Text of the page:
Internet week in New York (the East Coast’s response to Silicon Valley – some have even dubbed it Silicon Alley – a gathering of all the digi-heads and tech fanatics on this half of the country) has just finished (now in its 5th year).
One of the seminars I attended looked at digital disruption, and not just in how digital has disrupted consumers, or given headaches to marketers as they attempt to find new and innovative avenues in which to speak to these new hyper-consumers (ahem, please see our nVitro The Hyper Individual). It also addressed the change among the C-Suite – no longer can the suits at the top carry on with life in the business world as usual. Their window office will not protect them from the digital age and those who ignore the call of digital integration will feel it - most acutely on their bottom lines…
Thus, the CM-I-O is born (chief marketing and information officer).
While in the analog world, information technology specialists and marketers remained decidedly and determinedly separate within the company walls, this brave new world, with its rising and unending importance of digital technology, requires these Chiefs Of to become increasingly integrated. Meaning that IT must now jump in bed with their ad and marketing teams – merging marketing practice with the technology that supports it in order to create a consumer-friendly, fast paced and effective brand interface for engagement.
Both sides of the corporate brain - the creatives and the techies – now form the internal power couple put on the quest to engage the consumer in ways meaningful to their life today and tomorrow. And the reason for this internal merger is simple: excellence in marketing ideas (driven by the CMO) requires excellence in the delivery of ideas (driven by the CTO/CIO). And as data increasingly becomes more of an business asset, silos of information within a company can cause chronic illness that will only lead to early brand death.
And it makes sense, an obvious and natural transition. Transparency is increasing faster and cost is decreasing faster now than at any other time. So why keep the IT team in the basement when good IT can facilitate new systems of customer engagement? IT enables things such as Concierge Living to be brought to life, allowing for brand transparency and excellence in our demanding 24 hour consumer society. This shift in corporate leadership and co-operation is strategic and we expect increasing numbers of brands to join in – and rapidly so. As Matthew Jauchius, CMO of Nationwide Insurance, put it – “What can you do without technology?”. The number of activities is shrinking almost daily. More, responding in real time across social media is marketing GOLD – technologists can empower marketers to respond, effectively and timely, through these social mediums.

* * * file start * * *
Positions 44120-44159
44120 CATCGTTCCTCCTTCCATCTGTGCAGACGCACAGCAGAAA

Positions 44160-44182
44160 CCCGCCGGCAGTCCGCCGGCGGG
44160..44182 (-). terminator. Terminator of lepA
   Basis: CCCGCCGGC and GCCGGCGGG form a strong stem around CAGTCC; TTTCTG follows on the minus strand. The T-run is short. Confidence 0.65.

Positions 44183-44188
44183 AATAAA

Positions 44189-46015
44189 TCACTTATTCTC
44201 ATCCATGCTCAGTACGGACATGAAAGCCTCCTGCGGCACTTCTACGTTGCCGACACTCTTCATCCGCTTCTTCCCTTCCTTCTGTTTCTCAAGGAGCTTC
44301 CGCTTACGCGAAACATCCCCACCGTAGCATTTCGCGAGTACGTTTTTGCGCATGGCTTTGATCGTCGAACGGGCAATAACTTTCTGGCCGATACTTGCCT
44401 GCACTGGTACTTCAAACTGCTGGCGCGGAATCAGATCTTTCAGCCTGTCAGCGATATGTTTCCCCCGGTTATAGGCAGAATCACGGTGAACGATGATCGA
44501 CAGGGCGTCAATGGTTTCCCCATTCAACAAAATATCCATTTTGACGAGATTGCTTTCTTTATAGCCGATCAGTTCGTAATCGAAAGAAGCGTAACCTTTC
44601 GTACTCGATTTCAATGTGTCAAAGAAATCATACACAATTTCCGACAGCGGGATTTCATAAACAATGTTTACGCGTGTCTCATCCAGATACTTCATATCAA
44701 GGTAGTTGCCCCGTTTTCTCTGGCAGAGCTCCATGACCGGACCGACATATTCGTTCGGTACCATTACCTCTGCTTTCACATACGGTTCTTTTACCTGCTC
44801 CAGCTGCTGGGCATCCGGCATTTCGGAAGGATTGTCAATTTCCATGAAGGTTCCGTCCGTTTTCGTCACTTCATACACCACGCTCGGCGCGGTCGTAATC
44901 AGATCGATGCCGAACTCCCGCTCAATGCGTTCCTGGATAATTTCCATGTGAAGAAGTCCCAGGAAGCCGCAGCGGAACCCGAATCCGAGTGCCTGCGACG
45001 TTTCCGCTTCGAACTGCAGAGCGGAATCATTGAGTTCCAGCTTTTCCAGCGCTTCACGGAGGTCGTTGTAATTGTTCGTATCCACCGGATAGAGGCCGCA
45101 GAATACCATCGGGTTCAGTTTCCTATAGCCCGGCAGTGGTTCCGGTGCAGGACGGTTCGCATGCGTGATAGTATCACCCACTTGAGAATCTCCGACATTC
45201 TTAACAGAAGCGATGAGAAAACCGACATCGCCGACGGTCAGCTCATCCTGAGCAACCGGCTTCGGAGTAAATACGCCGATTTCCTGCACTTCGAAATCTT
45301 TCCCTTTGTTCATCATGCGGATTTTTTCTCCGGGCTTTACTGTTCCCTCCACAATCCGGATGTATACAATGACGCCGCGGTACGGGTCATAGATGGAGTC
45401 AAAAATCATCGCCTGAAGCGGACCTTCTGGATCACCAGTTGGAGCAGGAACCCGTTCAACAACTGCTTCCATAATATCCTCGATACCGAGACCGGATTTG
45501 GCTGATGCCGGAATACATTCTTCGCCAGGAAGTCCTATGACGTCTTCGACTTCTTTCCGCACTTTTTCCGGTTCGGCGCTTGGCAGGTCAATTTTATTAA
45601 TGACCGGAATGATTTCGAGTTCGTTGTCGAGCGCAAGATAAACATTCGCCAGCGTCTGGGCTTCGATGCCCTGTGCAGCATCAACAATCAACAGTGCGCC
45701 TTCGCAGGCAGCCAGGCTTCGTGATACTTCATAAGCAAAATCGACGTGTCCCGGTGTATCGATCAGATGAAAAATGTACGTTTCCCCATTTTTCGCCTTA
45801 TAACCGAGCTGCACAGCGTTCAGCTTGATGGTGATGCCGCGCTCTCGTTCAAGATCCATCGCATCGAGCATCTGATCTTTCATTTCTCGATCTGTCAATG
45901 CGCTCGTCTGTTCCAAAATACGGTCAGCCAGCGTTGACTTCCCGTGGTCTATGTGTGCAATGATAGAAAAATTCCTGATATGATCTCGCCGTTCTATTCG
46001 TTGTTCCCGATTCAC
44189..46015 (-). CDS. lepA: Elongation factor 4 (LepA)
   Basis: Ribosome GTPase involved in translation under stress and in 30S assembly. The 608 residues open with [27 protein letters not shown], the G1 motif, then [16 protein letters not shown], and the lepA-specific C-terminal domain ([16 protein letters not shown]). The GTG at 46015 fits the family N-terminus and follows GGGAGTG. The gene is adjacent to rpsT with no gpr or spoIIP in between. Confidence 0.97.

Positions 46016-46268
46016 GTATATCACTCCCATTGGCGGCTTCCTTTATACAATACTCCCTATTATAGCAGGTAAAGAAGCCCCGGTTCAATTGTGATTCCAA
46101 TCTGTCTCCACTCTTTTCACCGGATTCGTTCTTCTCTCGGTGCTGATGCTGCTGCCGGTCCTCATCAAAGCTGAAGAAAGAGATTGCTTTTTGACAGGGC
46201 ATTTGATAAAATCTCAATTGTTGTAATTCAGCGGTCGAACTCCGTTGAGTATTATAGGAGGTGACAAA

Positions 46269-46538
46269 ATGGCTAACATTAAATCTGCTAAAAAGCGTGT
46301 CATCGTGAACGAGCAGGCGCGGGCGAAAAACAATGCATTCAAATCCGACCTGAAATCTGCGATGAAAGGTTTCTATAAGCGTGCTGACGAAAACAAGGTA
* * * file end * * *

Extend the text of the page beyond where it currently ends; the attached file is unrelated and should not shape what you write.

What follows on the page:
The lesson? Technology should not be viewed any longer as simply an expense, but used strategically as a business asset and enabled to drive competitive advantage from within. Marketers do the dreaming and then work with IT to find a way to make those dreams come true.
Some big brands have already seen the light, blending these roles or forming unique partnerships – internal Bro-mances and Sisterhoods, if you like – in an attempt to bring the 21st century customer into focus and streamline their processes. Motorola, Nationwide, International Hotel Group… are just a few of the big names speaking at Internet Week who are pioneering the world of the CM(I)O - and according to them, with great success.
Innovation needs the consumer and the consumer today is integrating digital into all aspects of their life. Marketers must now do the same.
Are IT and marketing meshing in your organisation? If so, what differences has your brand seen? If not, do you think this should become a critical part of the agenda moving forward? We’d love to hear your thoughts.